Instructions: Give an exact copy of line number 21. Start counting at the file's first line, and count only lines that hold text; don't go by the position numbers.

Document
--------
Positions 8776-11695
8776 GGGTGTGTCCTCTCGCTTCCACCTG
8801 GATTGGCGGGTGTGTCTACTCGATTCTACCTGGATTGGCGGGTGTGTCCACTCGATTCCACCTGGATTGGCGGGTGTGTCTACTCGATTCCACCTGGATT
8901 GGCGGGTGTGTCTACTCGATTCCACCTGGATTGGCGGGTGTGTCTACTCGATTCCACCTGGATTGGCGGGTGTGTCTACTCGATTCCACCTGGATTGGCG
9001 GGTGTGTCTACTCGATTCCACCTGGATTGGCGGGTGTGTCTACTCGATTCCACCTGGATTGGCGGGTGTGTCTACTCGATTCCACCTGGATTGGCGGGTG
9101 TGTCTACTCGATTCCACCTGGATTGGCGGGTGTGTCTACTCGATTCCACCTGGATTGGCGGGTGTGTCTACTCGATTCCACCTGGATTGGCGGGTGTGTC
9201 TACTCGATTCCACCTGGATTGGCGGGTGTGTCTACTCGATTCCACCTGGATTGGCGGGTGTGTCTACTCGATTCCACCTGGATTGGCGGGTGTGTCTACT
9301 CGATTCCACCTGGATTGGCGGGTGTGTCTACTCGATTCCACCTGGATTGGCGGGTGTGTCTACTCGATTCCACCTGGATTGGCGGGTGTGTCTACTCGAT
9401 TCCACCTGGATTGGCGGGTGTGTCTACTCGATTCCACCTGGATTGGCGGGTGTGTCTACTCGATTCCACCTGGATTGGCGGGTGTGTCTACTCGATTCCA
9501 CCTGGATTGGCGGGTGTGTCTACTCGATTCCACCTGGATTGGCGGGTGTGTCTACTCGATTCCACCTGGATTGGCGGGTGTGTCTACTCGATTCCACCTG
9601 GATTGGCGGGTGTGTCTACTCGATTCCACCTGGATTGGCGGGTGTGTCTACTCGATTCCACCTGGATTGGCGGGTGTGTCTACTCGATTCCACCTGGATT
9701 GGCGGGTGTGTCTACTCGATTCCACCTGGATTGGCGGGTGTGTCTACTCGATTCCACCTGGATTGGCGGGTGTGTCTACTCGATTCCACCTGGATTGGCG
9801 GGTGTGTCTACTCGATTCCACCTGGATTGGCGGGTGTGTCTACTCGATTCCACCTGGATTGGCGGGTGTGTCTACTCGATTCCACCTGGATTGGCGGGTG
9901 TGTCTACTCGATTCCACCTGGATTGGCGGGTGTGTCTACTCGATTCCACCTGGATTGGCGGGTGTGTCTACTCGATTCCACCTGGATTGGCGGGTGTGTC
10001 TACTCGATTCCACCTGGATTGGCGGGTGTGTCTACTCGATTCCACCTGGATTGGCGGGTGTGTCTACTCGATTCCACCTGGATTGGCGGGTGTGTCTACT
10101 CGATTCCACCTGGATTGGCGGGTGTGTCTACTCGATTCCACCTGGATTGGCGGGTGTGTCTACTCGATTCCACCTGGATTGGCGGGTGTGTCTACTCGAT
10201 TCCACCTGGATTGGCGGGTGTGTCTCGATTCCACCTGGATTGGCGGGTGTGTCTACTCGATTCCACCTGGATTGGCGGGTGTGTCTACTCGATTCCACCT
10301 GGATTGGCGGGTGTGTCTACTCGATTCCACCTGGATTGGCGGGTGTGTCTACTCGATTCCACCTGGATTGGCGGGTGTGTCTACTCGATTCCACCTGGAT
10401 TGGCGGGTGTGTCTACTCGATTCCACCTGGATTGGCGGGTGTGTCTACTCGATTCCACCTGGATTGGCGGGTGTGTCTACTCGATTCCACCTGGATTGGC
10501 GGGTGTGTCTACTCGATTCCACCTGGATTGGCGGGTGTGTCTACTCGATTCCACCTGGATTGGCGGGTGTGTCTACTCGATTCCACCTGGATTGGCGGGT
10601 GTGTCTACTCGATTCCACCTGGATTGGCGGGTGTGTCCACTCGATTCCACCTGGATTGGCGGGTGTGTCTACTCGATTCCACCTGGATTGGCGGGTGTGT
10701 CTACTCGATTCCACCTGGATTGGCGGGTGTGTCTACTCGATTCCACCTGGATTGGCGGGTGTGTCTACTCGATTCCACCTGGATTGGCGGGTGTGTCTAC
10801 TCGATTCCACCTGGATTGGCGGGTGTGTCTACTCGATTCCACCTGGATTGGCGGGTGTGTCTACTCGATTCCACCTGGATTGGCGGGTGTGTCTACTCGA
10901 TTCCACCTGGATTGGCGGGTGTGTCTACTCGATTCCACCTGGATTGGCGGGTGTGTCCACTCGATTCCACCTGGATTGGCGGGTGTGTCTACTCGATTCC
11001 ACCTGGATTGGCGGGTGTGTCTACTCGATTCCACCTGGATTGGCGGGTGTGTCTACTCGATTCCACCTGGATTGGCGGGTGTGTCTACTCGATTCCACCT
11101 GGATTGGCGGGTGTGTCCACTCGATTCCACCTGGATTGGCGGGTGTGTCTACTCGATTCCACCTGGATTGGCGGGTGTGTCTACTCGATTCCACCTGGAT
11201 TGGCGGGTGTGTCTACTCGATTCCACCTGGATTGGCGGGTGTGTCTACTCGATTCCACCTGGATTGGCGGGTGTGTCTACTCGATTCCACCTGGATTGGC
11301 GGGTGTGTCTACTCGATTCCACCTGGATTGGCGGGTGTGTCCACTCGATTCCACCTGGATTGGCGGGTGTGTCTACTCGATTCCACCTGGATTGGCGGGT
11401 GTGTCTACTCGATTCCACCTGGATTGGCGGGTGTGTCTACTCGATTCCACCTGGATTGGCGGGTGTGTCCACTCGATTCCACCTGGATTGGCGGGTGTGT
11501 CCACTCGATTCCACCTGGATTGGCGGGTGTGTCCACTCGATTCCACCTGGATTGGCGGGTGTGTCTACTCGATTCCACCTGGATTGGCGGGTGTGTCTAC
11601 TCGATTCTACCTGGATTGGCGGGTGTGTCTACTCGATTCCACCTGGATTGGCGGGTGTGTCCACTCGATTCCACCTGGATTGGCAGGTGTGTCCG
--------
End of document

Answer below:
10601 GTGTCTACTCGATTCCACCTGGATTGGCGGGTGTGTCCACTCGATTCCACCTGGATTGGCGGGTGTGTCTACTCGATTCCACCTGGATTGGCGGGTGTGT